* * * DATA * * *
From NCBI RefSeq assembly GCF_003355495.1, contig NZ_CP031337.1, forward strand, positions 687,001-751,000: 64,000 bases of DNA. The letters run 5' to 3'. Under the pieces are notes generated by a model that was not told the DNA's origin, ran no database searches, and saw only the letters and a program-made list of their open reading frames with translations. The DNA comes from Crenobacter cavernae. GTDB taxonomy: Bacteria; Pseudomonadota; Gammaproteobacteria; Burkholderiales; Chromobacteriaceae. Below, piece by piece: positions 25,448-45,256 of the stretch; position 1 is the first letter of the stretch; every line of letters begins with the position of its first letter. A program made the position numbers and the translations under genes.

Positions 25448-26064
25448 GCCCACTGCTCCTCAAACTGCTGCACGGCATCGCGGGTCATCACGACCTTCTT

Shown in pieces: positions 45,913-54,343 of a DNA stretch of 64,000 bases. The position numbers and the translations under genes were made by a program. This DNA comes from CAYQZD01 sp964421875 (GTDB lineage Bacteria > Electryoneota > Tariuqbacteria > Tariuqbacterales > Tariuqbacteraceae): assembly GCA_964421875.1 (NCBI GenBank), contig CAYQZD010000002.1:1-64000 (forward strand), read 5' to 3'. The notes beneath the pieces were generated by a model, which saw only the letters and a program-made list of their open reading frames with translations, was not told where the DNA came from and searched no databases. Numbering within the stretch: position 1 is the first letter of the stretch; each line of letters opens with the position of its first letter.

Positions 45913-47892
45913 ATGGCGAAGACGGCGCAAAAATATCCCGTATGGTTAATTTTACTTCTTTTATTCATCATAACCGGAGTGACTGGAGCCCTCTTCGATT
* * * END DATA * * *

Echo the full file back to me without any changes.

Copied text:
From NCBI RefSeq assembly GCF_003355495.1, contig NZ_CP031337.1, forward strand, positions 687,001-751,000: 64,000 bases of DNA. The letters run 5' to 3'. Under the pieces are notes generated by a model that was not told the DNA's origin, ran no database searches, and saw only the letters and a program-made list of their open reading frames with translations. The DNA comes from Crenobacter cavernae. GTDB taxonomy: Bacteria; Pseudomonadota; Gammaproteobacteria; Burkholderiales; Chromobacteriaceae. Below, piece by piece: positions 25,448-45,256 of the stretch; position 1 is the first letter of the stretch; every line of letters begins with the position of its first letter. A program made the position numbers and the translations under genes.

Positions 25448-26064
25448 GCCCACTGCTCCTCAAACTGCTGCACGGCATCGCGGGTCATCACGACCTTCTT

Shown in pieces: positions 45,913-54,343 of a DNA stretch of 64,000 bases. The position numbers and the translations under genes were made by a program. This DNA comes from CAYQZD01 sp964421875 (GTDB lineage Bacteria > Electryoneota > Tariuqbacteria > Tariuqbacterales > Tariuqbacteraceae): assembly GCA_964421875.1 (NCBI GenBank), contig CAYQZD010000002.1:1-64000 (forward strand), read 5' to 3'. The notes beneath the pieces were generated by a model, which saw only the letters and a program-made list of their open reading frames with translations, was not told where the DNA came from and searched no databases. Numbering within the stretch: position 1 is the first letter of the stretch; each line of letters opens with the position of its first letter.

Positions 45913-47892
45913 ATGGCGAAGACGGCGCAAAAATATCCCGTATGGTTAATTTTACTTCTTTTATTCATCATAACCGGAGTGACTGGAGCCCTCTTCGATT